How can I ask a good homebrew review question?

In order to tell you if your hardware is working properly, we need to know what its purpose is. Also tell us if you are worried or want to improve or fix something.

When you share your homebrew, tell us:

  • What does it have to accomplish, or what are your goals?
  • If it is an object or a class, what level of power you will achieve, if such a concept applies to your game.
  • If you are sharing a monster, challenge or obstacle, indicate who is supposed to be challenged by this challenge, which could mean briefing us briefly about the player's characters if you are a GM. (Do not hesitate to be specific to your situation.)

If you want to include comments, but still want to review your material, then post a new follow-up question with the updates. Please wait a few days first so you can get multiple sources of feedback on this version and have time to think about it. Follow-ups should be substantial.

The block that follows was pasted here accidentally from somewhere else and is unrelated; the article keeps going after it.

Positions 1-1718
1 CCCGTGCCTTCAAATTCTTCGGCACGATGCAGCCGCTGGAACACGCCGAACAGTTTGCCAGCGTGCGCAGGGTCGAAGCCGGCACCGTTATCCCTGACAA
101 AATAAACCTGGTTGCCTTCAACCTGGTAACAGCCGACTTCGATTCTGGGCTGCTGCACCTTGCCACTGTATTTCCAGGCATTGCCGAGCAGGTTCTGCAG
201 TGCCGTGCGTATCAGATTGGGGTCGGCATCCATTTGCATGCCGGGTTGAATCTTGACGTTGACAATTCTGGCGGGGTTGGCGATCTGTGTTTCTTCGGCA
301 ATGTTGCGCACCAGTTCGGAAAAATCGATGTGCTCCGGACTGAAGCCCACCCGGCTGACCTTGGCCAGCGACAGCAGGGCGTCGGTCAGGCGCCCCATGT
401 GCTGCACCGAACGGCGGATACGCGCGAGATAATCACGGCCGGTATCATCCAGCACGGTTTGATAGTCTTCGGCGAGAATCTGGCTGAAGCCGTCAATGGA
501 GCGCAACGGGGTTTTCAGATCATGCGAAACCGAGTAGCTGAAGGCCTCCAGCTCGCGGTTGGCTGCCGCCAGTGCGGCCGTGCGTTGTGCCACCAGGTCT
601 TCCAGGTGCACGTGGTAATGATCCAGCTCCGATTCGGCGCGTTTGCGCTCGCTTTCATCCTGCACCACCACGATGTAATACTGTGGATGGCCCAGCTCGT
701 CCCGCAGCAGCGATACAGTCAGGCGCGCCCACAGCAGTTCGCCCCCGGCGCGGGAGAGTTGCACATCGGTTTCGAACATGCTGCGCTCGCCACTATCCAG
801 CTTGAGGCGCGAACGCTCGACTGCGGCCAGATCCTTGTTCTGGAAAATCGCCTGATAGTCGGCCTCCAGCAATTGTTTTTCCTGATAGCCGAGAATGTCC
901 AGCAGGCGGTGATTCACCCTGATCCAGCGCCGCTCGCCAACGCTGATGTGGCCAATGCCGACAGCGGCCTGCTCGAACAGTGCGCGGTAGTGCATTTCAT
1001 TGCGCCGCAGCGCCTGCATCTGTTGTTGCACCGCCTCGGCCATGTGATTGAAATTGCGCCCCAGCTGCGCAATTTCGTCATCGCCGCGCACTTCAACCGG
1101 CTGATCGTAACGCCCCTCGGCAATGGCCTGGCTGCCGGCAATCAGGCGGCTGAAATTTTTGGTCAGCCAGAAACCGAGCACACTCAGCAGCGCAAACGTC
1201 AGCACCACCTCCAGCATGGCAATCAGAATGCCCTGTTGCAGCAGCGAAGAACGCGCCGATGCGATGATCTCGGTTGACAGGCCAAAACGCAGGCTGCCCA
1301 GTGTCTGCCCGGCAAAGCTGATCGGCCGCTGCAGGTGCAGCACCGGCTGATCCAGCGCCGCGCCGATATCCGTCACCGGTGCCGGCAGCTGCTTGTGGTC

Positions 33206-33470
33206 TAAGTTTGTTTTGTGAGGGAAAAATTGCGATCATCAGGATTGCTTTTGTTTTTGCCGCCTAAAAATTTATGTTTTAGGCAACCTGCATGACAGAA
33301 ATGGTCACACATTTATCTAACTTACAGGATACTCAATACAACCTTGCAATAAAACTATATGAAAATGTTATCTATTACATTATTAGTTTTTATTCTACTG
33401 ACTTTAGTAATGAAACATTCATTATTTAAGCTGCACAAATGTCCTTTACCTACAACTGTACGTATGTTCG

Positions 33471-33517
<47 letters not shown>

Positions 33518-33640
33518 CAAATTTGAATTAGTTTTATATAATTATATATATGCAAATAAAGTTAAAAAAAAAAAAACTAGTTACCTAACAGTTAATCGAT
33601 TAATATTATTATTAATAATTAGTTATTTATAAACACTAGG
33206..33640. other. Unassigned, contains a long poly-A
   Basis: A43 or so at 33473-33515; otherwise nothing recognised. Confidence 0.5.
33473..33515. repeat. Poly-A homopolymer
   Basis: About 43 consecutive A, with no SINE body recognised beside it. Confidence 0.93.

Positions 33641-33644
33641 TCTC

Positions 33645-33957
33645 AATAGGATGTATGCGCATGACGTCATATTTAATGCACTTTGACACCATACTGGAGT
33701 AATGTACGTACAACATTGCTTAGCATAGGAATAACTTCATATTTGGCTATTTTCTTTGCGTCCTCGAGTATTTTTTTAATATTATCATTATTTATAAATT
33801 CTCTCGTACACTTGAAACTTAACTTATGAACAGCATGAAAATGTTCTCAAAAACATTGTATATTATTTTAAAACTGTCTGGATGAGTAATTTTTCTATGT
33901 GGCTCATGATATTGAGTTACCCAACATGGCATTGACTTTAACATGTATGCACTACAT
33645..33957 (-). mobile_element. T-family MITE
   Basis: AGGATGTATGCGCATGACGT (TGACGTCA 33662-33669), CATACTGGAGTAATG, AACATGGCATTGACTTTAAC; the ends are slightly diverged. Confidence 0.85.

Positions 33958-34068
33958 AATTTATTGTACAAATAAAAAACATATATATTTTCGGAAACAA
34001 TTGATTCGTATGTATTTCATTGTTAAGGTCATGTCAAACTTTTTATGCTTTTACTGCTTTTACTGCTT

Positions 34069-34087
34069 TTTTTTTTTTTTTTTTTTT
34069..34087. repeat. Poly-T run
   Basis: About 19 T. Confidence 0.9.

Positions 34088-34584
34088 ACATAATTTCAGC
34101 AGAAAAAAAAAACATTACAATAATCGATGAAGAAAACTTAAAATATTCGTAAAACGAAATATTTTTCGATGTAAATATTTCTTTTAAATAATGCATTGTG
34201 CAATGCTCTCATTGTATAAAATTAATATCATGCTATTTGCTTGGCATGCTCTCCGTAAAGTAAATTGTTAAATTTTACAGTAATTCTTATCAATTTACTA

To post a good follow-up:

  • Say What question you follow. Link to this one.
  • Say what changes have been made since the last version.
  • Always make sure it's an independent question specifying what you want and why you still want a review.

As a rule of thumb, do not revise your question with the answers back, unless it is simply to correct a typo or clarify things that already exist in your homebrew. This includes adding these revisions to your message. Instead, request a follow-up later.

The problem here is that revising your question makes the answers obsolete, which requires cleaning and creating damage. We would prefer to keep the advice present for future visitors.

If possible, test your theoretical material yourself to see how it works in practice. For example, if you are preparing a D & D monster, you can start a short battle using your player characters to see how they could get away with it. This can give you things to do immediately before you ask us the question, but it can also give you some trouble to raise when you ask us about the material.